Journal Article

Grading Gems: Appraising the Quality of Research for Social Work and Social Care

Brian J. Taylor, Martin Dempster and Michael Donnelly

in The British Journal of Social Work

Published on behalf of British Association of Social Workers

Volume 37, issue 2, pages 335-354
Published in print February 2007 | ISSN: 0045-3102
Published online October 2005 | e-ISSN: 1468-263X | DOI: http://dx.doi.org/10.1093/bjsw/bch361
Grading Gems: Appraising the Quality of Research for Social Work and Social Care

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The impetus towards basing practice and policy decisions more explicitly on sound research requires tools to facilitate the systematic appraisal of the quality of research encompassing a diverse range of methods and designs. Five exemplar tools were developed and assessed in terms of their usefulness in selecting studies for inclusion in a systematic review. The widely used ‘hierarchy of evidence’ was adapted and used to appraise internal validity. Four tools were then developed to appraise the external validity dimensions of generalizability (two scales) and methods of data collection (two scales). Methods of combining the scores generated by each tool were explored. Qualitative and quantitative studies were appraised, not separated into two spheres but by using complementary tools developed to appraise different aspects of rigour. There was a high level of agreement between researchers in applying the tools to twenty-two studies on decision making by professionals about the long-term care of older people. The scales for internal validity and generalizability discriminated between the qualities of studies appropriately. The two tools to appraise data collection gave diverse results. Excluding studies that scored in the lowest category on any scale appeared to be the scoring system that was most justifiable. This approach is presented to stimulate debate about the practical application of the evidence-based initiative to social work and social care. This study may assist in developing clearer definitions and common language about appraising rigour that should further the process of selecting robust research for synthesis to inform practice and policy decisions.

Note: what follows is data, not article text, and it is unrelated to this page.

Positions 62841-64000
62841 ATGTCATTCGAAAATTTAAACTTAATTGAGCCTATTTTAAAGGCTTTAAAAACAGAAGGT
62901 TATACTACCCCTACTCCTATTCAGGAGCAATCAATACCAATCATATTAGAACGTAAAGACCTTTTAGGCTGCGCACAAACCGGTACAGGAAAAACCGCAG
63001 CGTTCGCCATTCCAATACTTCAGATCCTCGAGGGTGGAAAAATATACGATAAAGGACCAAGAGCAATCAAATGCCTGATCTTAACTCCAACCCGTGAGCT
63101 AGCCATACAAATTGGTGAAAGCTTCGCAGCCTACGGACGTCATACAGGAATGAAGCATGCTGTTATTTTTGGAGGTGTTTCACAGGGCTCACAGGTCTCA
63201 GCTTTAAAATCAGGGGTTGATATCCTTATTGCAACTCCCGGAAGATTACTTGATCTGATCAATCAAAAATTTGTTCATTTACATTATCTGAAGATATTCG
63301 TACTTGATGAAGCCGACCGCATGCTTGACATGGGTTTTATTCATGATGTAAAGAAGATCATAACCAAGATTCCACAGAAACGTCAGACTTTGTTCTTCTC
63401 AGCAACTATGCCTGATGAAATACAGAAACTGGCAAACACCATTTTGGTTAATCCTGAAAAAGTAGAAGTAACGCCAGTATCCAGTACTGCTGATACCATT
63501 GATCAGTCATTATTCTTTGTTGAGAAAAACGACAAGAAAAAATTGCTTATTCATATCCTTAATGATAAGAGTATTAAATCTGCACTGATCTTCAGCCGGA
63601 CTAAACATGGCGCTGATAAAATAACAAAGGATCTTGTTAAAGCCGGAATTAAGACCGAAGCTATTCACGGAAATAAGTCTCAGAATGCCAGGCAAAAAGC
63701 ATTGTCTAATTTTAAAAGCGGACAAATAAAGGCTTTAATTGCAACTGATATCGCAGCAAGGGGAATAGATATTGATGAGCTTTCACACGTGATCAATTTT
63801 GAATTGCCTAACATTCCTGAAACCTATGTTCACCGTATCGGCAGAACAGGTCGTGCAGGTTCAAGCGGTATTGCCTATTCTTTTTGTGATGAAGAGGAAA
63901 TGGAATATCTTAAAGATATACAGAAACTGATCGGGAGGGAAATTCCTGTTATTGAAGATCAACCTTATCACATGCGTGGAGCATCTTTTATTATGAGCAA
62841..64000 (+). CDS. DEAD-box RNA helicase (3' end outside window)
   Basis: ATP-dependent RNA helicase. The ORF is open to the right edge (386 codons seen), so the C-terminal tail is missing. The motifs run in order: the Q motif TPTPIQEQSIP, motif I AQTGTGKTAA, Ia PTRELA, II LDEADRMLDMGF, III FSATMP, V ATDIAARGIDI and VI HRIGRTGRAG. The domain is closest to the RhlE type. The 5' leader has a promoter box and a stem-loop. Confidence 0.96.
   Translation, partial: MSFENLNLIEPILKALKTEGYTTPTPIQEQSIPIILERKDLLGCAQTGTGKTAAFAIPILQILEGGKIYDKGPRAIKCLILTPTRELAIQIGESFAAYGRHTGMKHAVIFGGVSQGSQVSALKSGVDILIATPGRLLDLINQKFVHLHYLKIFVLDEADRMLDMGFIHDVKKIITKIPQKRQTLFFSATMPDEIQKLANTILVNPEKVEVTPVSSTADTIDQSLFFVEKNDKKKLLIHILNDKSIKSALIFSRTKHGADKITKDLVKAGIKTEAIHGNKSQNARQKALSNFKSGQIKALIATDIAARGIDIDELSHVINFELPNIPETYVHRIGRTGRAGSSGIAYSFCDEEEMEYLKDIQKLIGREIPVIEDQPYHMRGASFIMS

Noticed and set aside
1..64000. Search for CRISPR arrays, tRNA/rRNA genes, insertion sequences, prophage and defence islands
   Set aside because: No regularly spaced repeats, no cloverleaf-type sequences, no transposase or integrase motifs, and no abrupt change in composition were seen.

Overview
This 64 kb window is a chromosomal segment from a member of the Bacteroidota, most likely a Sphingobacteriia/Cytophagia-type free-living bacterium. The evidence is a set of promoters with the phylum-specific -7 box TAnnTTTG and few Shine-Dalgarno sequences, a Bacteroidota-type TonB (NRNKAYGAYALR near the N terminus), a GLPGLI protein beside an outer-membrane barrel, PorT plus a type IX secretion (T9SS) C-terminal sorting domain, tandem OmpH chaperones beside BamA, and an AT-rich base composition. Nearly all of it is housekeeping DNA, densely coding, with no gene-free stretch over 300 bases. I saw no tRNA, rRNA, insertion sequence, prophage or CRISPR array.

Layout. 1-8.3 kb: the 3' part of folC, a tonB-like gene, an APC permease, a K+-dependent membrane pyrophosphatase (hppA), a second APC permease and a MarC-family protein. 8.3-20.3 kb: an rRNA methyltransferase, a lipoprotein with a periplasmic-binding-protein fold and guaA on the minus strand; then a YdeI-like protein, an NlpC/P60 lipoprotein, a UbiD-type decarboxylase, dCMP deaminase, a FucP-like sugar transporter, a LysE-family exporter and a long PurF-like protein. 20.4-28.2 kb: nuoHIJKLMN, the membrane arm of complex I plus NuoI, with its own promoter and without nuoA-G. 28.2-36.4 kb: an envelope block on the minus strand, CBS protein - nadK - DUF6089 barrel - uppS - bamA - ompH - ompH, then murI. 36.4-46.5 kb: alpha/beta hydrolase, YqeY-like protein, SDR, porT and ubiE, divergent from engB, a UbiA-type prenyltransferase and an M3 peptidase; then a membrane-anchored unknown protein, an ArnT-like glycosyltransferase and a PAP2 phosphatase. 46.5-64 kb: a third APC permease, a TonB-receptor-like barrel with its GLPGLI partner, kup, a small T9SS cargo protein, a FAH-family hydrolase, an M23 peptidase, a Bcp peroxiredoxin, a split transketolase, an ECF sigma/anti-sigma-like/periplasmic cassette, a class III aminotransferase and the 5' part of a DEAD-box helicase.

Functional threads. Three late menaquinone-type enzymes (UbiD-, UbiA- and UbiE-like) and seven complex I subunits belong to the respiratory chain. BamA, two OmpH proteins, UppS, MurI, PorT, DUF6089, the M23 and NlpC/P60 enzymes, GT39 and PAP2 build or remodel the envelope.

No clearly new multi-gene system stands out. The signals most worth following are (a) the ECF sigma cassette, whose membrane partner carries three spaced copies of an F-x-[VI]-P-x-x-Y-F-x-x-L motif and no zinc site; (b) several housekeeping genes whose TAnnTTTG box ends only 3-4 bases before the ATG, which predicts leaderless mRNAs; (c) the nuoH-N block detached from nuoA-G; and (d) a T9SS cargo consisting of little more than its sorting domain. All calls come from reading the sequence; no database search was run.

Keywords: appraisal of research; systematic review; evidence-based practice

Journal Article.  7520 words.  Illustrated.

Subjects: Social Work

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